Osama bin Laden was a leader with too much time on his hands.
Idling away the years in his compound, he fretted in his final writings that al-Qaeda was suffering from a branding problem.
In an undated letter discovered among bin Laden’s recent writings the al-Qaeda CEO lamented that his organization was losing its focus and the West was winning the public relations war. All his old trusty lieutenants were dead and he barely knew their replacements.
It was time for a rebrand.
As bin Laden saw it, the problem was the group’s full name, al-Qaeda al-Jihad, which means ‘The Base of Holy War’. It had become shortened to al-Qaeda, ‘The Base’, which does not quite get the point across. By lopping off the ‘Holy War’ part of the name, bin Laden wrote, it allowed the West to “claim deceptively that they are not at war with Islam.”
Maybe it was time for al-Qaeda to bring back its full original name. Or maybe change it to something like Taifat al-Tawhed Wal-Jihad, meaning Monotheism and Jihad Group. Or Jama’at I’Adat al-Khilafat al-Rashida, meaning Restoration of the Caliphate Group.
Now, as any branding consultant could have told him, names do not work like that. al-Qaeda al-Jihad and those other names are just too long, and long names get shortened. It’s the Fedex, Bevmo and MetLife syndrome – you can’t do too much about it once it’s out there except go with the flow, or find a shorter alternative.
The New Yorker’s Ben Greenman appears to have uncovered some additional documents — or brainstorming notes from an international marketing firm — that show where the terrorist organization may had been moving.
To: Osama Bin Laden
From: Ron Johnson, Vice President, International Marketing
After receiving the keychain flash drive and reviewing your memo, I wanted to get back to you with some of my initial thoughts regarding this matter. And let me be honest from the outset. While I am sensitive to your concern that Al Qaeda has exhausted its usefulness as a brand, I am not entirely convinced that either of the two suggestions you proposed—Taifat al-Tawhed Wal-Jihad or Jama’at I’Adat al-Khilafat al-Rashida—is the solution to your problem. We have spent time with some of our best people and we have come up with a few ideas. Here are the four that received the most traction in-house.
1. aQ: The Al Qaeda name may not be doing everything you want, but its international name recognition is huge. It tests out higher than almost any other brand, corporate or personal; it’s in the same neighborhood as Coca-Cola, Nike, and Shaq. So how about a simple streamline? aQ would retain the connection with Al Qaeda while introducing a sense of high design and elegance. And I can already see the campaign: “Q: aQ? A: aQ!”
2. Terrora: Extensive market research on pills and cars has shown decisively that the soft vowel ending greatly increases trust. I assume that’s why you selected Al Qaeda in the first place. So let’s stick with that but emphasize to a much greater extent what you do—which is, let’s be frank, terrorism. Like it or not, English is still the world’s principal language where corporate identities are concerned.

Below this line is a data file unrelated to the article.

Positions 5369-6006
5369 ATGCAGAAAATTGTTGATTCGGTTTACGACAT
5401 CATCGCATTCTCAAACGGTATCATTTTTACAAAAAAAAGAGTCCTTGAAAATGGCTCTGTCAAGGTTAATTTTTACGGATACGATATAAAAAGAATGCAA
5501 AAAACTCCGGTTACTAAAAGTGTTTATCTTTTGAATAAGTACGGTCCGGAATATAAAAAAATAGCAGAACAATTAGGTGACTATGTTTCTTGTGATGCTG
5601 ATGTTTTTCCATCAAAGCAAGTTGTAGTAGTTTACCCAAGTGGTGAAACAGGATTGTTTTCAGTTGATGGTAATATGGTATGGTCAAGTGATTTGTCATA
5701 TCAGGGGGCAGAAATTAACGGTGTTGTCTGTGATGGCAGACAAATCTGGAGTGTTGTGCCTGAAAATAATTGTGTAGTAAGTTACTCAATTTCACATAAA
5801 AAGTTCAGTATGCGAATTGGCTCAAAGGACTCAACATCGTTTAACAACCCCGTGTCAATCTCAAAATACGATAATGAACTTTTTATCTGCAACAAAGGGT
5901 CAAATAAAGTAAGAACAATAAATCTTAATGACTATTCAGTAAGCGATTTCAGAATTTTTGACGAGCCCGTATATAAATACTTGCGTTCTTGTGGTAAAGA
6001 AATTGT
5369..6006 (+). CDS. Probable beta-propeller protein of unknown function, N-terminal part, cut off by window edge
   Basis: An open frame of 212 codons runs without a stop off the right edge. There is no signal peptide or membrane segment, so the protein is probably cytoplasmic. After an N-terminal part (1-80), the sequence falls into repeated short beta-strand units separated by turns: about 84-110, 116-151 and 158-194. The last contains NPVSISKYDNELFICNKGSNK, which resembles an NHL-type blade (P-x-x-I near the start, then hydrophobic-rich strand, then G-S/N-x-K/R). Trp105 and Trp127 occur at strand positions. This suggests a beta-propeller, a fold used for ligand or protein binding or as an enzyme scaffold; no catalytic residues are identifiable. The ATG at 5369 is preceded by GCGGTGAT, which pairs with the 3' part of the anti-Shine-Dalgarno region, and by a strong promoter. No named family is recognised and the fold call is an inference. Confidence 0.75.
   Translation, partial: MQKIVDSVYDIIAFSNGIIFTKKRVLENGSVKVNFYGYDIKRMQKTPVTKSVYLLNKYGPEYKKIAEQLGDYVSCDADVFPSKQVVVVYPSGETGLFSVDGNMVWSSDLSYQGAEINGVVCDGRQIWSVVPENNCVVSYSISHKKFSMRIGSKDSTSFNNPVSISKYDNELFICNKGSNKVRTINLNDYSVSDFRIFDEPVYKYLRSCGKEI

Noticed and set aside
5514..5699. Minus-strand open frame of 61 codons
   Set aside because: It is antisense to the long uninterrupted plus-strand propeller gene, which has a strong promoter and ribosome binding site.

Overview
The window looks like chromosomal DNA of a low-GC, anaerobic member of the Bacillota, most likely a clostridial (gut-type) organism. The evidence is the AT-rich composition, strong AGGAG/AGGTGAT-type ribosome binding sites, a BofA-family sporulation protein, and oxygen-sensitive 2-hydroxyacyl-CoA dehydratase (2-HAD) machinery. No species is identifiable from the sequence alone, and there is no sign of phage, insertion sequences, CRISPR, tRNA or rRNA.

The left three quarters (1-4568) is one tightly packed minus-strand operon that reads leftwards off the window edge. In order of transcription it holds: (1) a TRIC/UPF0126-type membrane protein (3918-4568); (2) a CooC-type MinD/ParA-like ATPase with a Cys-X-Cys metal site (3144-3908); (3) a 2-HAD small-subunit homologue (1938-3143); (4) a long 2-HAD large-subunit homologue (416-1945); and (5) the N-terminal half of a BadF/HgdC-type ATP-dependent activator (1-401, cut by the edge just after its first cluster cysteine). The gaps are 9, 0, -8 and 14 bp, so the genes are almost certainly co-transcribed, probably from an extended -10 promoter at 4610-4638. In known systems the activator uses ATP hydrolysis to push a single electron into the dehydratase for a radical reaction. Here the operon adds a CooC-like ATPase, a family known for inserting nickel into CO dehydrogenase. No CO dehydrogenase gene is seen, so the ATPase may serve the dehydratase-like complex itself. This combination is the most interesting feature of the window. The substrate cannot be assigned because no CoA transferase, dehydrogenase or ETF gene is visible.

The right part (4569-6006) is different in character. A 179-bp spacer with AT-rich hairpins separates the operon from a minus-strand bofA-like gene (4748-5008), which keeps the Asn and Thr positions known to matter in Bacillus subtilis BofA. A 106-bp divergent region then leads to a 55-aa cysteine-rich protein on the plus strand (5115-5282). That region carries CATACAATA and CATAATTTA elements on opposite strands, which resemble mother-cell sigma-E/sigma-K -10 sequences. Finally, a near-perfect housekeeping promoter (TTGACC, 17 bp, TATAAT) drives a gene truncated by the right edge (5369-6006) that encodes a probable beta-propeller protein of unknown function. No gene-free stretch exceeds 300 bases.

3. Boomtown: We’re really high on this one, which conveys a sense of excitement and possibility while still incorporating your commitment to explosives. A few people in the office have suggested that it sounds too American, and I encourage you to be frank with me on this point. The more serious issue here is that it skews extremely young—the closest comp we could find in terms of positive reaction was Chuck E. Cheese—but isn’t youth appeal an important part of what you want? Build toward the future, we always say, not away from the past.
4. Qaravan: Earlier I mentioned that the pharmaceutical and automotive industries have done great things with vowels at the ends of words. That’s true. But they have also made magic with simple, strong names. You’re familiar with the Dodge Caravan, I assume? It’s one of America’s most potent brands: in or near the top ten of vehicle nameplates worldwide. Well, one of the guys here, Paul, was doing some research and he discovered the Caravan Raids in the seventh century, which were one of the first times that Muhammad gave his followers permission to fight back against the Meccans. Given that your main concern with Al Qaeda is that it has lost the connection to religious combat, this seemed like kismet, and just like that we came up with Qaravan: strong, memorable, familiar, and also nostalgic. I should stress the last of these. Earlier I mentioned that we like to try to build toward the future, but there are also cases where it makes sense not to build away from the past but to build upon it. Creating a strong bond with what came before is vital in these kinds of things. As Don Draper said of nostalgia, “It’s delicate but potent.” (You may not know who that is, and that’s O.K.—I think the insight stands on its own.)
At any rate, those are the early contenders. We are open to a dialogue. Feel free to respond on the enclosed flash drive and have your answer sent anonymously from an Internet café.
- Al-Qaeda has an image problem, needs a new name, Bin Laden wrote in letter (theglobeandmail.com)